We drive out of tired, stressed-out Rome late in the evening, up into the mountains. Luca loves American music, so we’re blasting the Eagles and singing “Take it . . . to the limit . . . one more time!!!!!!” which adds an oddly Californian sound track to our drive through olive groves and ancient aqueducts. We arrive at the house of Luca’s old friends Mario and Simona, parents of the twin twelve-year-old girls Giulia and Sara.

Paolo—a friend of Luca’s whom I’d met before at soccer games—is there, too, along with his girlfriend. Of course, Luca’s own girlfriend, Giuliana, is there, as well, having driven up earlier in the evening. It’s an exquisite house, hidden away in a grove of olive and clementine and lemon trees. The fireplace is lit. The olive oil is homemade.

No time to roast a twenty-pound turkey, obviously, but Luca sautés up some lovely cuts of turkey breast and I preside over a whirlwind group effort to make a Thanksgiving stuffing, as best as I can remember the recipe, made from the crumbs of some high-end Italian bread, with necessary cultural substitutions (dates instead of apricots; fennel instead of celery). Somehow it comes out great. Luca had been worried about how the conversation would proceed tonight, given that half the guests can’t speak English and the other half can’t speak Italian (and only Sofie can speak Swedish), but it seems to be one of those miracle evenings where everyone can understand each other perfectly, or at least your neighbor can help translate when the odd word gets lost.

I lose count of how many bottles of Sardinian wine we drink before Deborah introduces to the table the suggestion that we follow a nice American custom here tonight by joining hands and—each in turn— saying what we are most grateful for. In three languages, then, this montage of gratitude comes forth, one testimony at a time.

Deborah starts by saying she is grateful that America will soon get a chance to pick a new president. Sofie says (first in Swedish, then in Italian, then in English) that she is grateful for the benevolent hearts of

Italy and for these four months she’s been allowed to experience such pleasure in this country. The tears begin when Mario—our host—weeps in open gratitude as he thanks God for the work in his life that has enabled him to have this beautiful home for his family and friends to enjoy. Paolo gets a laugh when he says that he, too, is grateful that America will soon have the chance to elect a new president. We fall into a silence of collective respect for little Sara, one of the twelve-year-old twins, when she bravely shares that she is grateful to be here tonight with such nice people because she’s been having a hard time at school lately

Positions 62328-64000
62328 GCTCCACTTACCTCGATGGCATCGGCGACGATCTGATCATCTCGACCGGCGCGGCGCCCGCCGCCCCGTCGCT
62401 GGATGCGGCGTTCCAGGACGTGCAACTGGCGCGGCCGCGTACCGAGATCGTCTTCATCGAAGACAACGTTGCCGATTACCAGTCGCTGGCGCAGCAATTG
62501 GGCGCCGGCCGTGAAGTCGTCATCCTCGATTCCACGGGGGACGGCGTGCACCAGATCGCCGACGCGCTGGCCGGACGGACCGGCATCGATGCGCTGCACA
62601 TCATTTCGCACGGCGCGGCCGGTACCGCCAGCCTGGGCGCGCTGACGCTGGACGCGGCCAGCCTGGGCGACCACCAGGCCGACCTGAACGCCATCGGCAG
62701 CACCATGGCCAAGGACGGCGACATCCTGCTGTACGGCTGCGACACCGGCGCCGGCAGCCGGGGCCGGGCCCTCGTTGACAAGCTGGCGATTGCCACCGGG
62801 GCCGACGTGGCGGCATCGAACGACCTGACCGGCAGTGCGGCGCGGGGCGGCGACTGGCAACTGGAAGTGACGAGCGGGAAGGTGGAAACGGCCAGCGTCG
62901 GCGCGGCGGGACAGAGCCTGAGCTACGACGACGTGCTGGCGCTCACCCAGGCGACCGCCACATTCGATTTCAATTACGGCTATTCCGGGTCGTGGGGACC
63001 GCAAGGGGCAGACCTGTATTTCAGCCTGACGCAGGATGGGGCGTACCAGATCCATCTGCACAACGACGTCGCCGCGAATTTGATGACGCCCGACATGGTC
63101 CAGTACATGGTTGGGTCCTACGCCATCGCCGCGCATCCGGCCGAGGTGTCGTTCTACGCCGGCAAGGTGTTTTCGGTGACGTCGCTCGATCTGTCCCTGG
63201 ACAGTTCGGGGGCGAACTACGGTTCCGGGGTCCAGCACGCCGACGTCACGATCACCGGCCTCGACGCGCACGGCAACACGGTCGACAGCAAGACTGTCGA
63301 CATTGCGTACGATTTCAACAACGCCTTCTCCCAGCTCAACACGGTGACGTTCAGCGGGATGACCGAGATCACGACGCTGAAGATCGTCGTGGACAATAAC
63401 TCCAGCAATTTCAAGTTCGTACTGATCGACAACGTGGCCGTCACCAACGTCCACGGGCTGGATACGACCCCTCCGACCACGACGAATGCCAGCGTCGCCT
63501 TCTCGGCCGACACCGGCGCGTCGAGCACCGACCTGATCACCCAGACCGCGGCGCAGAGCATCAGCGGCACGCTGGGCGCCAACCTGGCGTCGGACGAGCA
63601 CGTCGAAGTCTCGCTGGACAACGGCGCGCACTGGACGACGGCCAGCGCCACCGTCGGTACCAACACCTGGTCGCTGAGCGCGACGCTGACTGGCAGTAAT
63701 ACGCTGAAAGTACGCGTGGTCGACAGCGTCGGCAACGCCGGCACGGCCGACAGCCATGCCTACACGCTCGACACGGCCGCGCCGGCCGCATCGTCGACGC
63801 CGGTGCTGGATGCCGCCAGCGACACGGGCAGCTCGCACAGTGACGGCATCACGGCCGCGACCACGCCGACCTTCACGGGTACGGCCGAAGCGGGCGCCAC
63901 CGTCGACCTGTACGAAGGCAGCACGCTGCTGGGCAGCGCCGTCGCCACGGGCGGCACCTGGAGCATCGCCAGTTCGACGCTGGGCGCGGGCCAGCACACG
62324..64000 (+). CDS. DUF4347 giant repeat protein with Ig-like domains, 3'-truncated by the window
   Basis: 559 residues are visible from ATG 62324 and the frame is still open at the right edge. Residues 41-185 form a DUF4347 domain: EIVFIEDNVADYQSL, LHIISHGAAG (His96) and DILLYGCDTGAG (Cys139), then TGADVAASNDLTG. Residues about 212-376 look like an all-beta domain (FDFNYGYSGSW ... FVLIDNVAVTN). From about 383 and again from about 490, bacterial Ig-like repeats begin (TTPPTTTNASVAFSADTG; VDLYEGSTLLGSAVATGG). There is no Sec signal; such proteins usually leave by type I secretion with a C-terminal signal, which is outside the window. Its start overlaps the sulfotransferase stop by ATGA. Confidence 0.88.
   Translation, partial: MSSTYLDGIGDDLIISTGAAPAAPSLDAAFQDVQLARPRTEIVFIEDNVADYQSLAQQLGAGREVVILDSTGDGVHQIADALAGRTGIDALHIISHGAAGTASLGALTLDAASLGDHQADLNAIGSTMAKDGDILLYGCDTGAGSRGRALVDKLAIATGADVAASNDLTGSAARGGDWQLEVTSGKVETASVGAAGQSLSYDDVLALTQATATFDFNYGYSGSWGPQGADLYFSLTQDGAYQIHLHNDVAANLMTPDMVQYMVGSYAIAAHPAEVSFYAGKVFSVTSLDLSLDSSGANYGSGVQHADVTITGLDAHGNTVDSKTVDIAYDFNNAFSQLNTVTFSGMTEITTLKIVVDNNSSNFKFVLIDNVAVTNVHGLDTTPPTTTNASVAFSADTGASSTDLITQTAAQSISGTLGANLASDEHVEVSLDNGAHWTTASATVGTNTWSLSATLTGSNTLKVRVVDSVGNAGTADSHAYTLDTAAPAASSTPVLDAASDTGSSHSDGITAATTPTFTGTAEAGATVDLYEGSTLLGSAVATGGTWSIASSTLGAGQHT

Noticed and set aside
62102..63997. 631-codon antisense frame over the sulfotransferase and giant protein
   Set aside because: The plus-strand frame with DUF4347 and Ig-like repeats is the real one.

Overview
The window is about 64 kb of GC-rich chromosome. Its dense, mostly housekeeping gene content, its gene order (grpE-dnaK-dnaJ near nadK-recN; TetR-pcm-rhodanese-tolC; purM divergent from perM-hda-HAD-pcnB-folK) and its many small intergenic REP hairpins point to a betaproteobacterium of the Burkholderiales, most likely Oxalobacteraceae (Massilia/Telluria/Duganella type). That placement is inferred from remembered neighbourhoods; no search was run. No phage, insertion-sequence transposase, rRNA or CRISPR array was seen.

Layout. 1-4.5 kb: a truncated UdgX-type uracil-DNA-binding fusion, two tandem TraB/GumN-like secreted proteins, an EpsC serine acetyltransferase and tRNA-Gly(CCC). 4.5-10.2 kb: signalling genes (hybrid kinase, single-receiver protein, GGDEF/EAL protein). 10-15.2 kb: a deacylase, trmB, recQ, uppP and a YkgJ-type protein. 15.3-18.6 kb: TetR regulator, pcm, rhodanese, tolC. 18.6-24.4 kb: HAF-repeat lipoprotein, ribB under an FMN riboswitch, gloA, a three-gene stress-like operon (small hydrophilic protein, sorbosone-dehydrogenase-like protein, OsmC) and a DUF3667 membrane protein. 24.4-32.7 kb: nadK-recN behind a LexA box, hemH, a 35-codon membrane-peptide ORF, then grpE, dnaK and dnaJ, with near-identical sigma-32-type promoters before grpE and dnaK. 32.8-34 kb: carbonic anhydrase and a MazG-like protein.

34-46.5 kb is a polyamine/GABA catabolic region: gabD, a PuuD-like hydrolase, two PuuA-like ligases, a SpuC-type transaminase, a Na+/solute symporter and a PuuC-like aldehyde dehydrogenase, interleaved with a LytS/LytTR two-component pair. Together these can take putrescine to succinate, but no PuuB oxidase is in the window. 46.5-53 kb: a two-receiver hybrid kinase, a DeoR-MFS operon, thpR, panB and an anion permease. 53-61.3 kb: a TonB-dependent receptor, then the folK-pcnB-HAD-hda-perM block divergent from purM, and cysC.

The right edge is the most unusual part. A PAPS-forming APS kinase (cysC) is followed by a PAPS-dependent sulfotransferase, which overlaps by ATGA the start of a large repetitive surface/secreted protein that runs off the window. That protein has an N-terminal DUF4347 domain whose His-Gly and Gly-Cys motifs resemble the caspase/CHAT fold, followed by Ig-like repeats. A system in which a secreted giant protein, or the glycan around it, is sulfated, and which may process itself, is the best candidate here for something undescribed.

—some of the other students are being mean to her—“so thank you for being sweet to me tonight and not mean to me, like they are.” Luca’s girlfriend says she is grateful for the years of loyalty Luca has shown to her, and for how warmly he has taken care of her family through difficult times. Simona—our hostess—cries even more openly than her husband had, as she expresses her gratitude that a new custom of celebration and thankfulness has been brought into her home by these strangers from America, who are not really strangers at all, but friends of Luca’s and therefore friends of peace.

When it comes my turn to speak, I begin “Sono grata . . .” but then find I cannot say my real thoughts. Namely, that I am so grateful to be free tonight from the depression that had been gnawing at me like a rat over the years, a depression that had chewed such perforations in my soul that I would not, at one time, have been able to enjoy even such a lovely night as this. I don’t mention any of this because I don’t want to alarm the children. Instead, I say a simpler truth—that I am grateful for old and new friends. That I am grateful, most especially tonight, for Luca Spaghetti. That I hope he has a happy thirty-third birthday, and I hope he lives a long life, in order to stand as an example to other men of how to be a generous, loyal and loving human being. And that I hope nobody minds that I’m crying as I say all this, though I don’t think they do mind, since everyone else is crying, too.

Luca is so clutched by emotion that he cannot find words except to say to all of us: “Your tears are my prayers.”

The Sardinian wine keeps on coming. And while Paolo washes the dishes and Mario puts his tired daughters to bed and Luca plays the guitar and everyone sings drunken Neil Young songs in various accents, Deborah the American feminist psychologist says quietly to me, “Look

around at these good Italian men. See how open they are to their feelings and how lovingly they participate in their families. See the regard and the respect they hold for the women and children in their lives. Don’t believe what you read in the papers, Liz. This country is doing very well.”

Our party doesn’t end until almost dawn. We could have roasted that twenty-pound turkey, after all, and eaten it for breakfast. Luca Spaghetti drives me and Deborah and Sofie all the way back home. We try to help him stay awake as the sun comes up by singing Christmas carols. Silent night, sainted night, holy night, we sing over and over in every language we know, as we all head back into Rome together.